With recent NCAA violations committed by USC and Ohio State and many more investigations into other programs, it’s becoming increasingly harder to believe that teams can compete at an elite level without cheating. Wisconsin athletic director Barry Alvarez wants to make it clear that not everyone is cheating.
“To win, you don’t have to do things illegally. … Everyone is not breaking NCAA rules,” Alvarez says in the following interview. It’s one of many interesting responses concerning the many topics going through the brains of athletic directors all around the country.
Barry Alvarez joined WSSP in Milwaukee with The Big Show to discuss the firing of Jim Tressel, trying to keep an eye on what athletes are doing, the shoe scandal during his time as Wisconsin coach, proposals to pay players on top of their scholarships, what the struggles of Ohio State and Michigan mean for the Big Ten, why it’s possible to run a clean program and what he’d say to fans who are jaded by all the NCAA violations swirling about.
On how the Ohio State athletic department handled the firing of Jim Tressel:
“I’m not on top of it. I know probably what you know … what’s been reported. I think the fact that Jim reported that he made a mistake, that he was in err of not being truthful to the NCAA led to a lot of this. And it’s quite obvious that it’s not over. The investigation isn’t over and there may be some other issues out there. I think it’s a sad day for college football when you have a brand name like Ohio State and certainly a sad day for our league.”
On the need to have a legion of people trying to control and contain what student athletes are doing:
“I don’t know if it’s just the athletes of today. So many of the athletes have a third party involved. You have to deal with them. So many of them are spoiled coming in. I think the media and just the awareness because of the internet and social media and all those things just make people more aware of what’s going on. The NCAA, we continue to get more regulations and rules. Compliance offices in all the colleges have continued to grow just to keep up with all the rules. … It’s a problem that is continually magnifying.”
When Wisconsin went through a shoe scandal when he was the coach, what was that investigation like?:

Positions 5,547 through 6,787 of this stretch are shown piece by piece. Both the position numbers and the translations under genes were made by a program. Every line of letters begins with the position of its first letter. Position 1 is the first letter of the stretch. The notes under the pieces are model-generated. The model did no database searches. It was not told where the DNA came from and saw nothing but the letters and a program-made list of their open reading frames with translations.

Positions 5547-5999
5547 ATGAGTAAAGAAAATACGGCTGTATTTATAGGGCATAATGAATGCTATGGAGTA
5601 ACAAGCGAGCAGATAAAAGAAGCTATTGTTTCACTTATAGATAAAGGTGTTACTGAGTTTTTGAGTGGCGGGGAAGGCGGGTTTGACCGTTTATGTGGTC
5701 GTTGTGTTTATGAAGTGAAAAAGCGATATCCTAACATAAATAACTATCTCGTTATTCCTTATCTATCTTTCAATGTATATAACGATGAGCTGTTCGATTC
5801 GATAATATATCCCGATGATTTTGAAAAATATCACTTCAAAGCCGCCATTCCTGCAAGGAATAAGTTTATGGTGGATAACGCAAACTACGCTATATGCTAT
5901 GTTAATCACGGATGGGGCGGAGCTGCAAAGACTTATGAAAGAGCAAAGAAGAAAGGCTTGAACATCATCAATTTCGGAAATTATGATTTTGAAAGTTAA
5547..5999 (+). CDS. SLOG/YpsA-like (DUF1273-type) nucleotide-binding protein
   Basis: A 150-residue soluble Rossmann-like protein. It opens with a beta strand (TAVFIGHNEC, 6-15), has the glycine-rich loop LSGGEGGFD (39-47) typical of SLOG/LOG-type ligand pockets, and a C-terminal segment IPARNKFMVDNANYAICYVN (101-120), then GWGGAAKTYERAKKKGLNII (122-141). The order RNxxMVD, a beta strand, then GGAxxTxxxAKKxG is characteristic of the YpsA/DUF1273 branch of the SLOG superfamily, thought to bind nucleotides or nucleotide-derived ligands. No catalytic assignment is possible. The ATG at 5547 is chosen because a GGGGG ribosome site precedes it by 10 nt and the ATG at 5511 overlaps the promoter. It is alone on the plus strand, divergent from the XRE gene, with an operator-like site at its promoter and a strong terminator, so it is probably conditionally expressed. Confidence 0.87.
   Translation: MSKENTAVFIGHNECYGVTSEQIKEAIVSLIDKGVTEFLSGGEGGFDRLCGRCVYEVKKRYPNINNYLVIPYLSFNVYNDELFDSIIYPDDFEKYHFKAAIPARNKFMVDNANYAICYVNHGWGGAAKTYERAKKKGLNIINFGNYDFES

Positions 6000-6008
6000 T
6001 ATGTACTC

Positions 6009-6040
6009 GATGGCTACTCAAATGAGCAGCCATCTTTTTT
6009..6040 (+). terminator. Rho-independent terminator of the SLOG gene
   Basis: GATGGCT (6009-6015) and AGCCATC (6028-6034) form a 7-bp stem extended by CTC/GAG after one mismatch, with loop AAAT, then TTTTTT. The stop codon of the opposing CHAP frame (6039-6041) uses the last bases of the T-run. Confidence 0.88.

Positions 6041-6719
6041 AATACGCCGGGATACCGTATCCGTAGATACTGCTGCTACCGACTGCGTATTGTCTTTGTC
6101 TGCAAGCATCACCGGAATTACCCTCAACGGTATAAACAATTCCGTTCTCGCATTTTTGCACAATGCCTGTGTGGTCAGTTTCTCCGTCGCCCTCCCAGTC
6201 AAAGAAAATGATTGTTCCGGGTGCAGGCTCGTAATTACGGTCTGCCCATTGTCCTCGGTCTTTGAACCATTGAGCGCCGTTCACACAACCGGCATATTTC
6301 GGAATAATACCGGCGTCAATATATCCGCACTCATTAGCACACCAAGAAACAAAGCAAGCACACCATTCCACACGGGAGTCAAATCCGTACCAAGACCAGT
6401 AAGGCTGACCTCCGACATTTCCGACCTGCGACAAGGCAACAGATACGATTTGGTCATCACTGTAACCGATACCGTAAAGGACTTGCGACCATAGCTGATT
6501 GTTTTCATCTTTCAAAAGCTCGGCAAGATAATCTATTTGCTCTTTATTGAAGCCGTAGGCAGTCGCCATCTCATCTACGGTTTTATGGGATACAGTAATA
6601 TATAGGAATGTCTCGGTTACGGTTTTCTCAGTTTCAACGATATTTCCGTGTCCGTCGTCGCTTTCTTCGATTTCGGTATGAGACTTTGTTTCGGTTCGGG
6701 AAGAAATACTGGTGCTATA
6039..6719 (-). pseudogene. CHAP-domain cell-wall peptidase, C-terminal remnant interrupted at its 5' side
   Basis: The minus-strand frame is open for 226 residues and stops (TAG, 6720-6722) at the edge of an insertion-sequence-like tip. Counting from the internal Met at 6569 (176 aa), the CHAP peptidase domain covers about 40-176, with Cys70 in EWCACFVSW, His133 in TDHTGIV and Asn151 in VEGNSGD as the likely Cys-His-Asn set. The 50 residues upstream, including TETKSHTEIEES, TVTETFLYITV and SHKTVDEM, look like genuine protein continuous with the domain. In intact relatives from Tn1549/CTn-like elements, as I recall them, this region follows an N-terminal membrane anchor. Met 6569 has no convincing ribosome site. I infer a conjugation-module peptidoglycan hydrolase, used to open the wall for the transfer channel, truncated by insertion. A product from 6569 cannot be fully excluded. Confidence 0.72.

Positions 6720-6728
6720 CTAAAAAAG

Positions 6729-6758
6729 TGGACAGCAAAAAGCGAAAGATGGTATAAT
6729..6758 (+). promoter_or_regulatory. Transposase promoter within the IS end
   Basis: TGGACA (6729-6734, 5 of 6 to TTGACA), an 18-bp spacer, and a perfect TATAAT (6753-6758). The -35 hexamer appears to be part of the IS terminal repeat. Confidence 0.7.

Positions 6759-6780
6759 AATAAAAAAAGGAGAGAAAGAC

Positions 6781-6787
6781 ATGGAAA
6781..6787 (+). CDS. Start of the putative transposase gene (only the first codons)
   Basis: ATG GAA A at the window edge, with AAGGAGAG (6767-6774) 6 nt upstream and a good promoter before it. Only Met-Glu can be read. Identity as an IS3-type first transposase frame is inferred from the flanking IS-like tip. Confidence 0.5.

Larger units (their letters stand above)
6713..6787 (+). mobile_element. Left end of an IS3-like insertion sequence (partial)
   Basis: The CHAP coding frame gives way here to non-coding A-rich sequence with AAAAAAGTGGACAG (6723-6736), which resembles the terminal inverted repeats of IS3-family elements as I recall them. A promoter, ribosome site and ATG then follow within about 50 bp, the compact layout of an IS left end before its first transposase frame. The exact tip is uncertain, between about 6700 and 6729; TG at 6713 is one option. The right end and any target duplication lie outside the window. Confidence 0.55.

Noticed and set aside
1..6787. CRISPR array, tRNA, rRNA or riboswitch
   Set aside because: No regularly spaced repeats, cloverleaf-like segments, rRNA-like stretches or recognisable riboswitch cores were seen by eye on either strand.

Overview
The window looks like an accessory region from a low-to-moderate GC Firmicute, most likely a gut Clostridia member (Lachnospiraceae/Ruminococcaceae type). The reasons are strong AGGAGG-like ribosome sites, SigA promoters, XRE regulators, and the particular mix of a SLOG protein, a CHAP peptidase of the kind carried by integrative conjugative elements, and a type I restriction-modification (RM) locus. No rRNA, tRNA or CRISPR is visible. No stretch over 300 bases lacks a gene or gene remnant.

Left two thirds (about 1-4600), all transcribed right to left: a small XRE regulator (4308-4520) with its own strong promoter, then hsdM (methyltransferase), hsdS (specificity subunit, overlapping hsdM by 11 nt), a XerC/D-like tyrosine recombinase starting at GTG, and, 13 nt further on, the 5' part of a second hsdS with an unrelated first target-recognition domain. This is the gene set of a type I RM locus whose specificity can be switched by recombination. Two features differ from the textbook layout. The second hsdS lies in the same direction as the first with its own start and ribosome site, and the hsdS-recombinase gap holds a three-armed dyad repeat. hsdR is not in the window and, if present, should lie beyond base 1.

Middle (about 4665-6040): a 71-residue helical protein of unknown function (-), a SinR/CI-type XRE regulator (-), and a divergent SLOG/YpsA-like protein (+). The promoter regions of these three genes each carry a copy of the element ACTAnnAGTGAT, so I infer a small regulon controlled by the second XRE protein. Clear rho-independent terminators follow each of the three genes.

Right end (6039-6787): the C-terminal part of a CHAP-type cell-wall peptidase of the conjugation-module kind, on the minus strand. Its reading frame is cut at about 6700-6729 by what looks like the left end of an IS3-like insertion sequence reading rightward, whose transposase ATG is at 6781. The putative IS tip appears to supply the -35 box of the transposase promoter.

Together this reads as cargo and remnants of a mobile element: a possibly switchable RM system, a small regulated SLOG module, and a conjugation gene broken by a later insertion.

“They did not come in to investigate. Our administration, I felt, didn’t do a very good job of representing us. They just basically said we were in violation and accepted a penalty without trying to build a case for really what the issue was.”
How much do athletic directors and presidents really know about their football programs and coaches?:
“I think there’s a lot of different situations. Sometimes people turn a blind eye, sometimes they don’t know. The presidents aren’t there with the coaches or the players. The athletic director should be much closer to the program and your compliance people certainly should be very close to the program as far as educating and staying on top of all your student-athletes. … You try to do the best you can of informing everyone, but my job is to keep my president informed of what is going on and making sure our program is being run in the proper way.”
On Jim Delaney’s proposal to give players an extra stipend on top of the scholarships they receive?:
“First of all, I’ve always been in favor of doing whatever you can for your athletes. I just think there are a lot of questions. I think that’s just loosely thrown out there about paying all your student-athletes. I’ve got 800 of them. Do you pay all 800? How can you afford that? You really only have a couple handfuls of teams or schools nationally that are operating in the black. … I don’t think you can do it just for the revenue-earning sports. I don’t think Title IX would allow that. … You can take a look at it.”
With Michigan and Ohio State struggling for various reasons, is that good or bad for the Big Ten?:
“Those are our brand teams. Those schools have been, historically, very good. We have another team in Nebraska joining the league that is a brand team. I think we’re a team that has continued to garner respect and continue to move up because we’ve been consistently good since the early 90s. I don’t think it’s good for our league. It might help us, but I don’t know if it’s overall good for our league or good for college athletics.”
Is it possible to run a clean, successful program today?:
“You can. You’re inadvertently going to break rules. … Every month we turn in violations, secondary violations, such as that. I think that’s what the NCAA wants to see are those schools that are diligent and really do watch what’s going on. If you don’t turn in any secondary violations, your compliance people probably aren’t doing their job. But the rules, there are so many rules and they are so complex it’s impossible not to have secondary violations. But if they continue or there are just too many of them, you’re probably not doing as good a job as you should.”
What does he say to a fan that might think that looks at Ohio State and USC and believes every program must be doing the same thing?:
“I don’t think that’s true. I think we have so many more good things than bad things happening in college athletics right now. The interest is higher than it’s ever been. … It does concern you when you have the two teams that played in the national championship in football last year under investigation and UConn in basketball went on some type of probation. … You have schools like Ohio State and Southern Cal that had their issues. … It does send up a flag and some concern to people. But I do want to make it perfectly clear to the listeners: To win, you don’t have to do things illegally. … Everyone is not breaking NCAA rules.”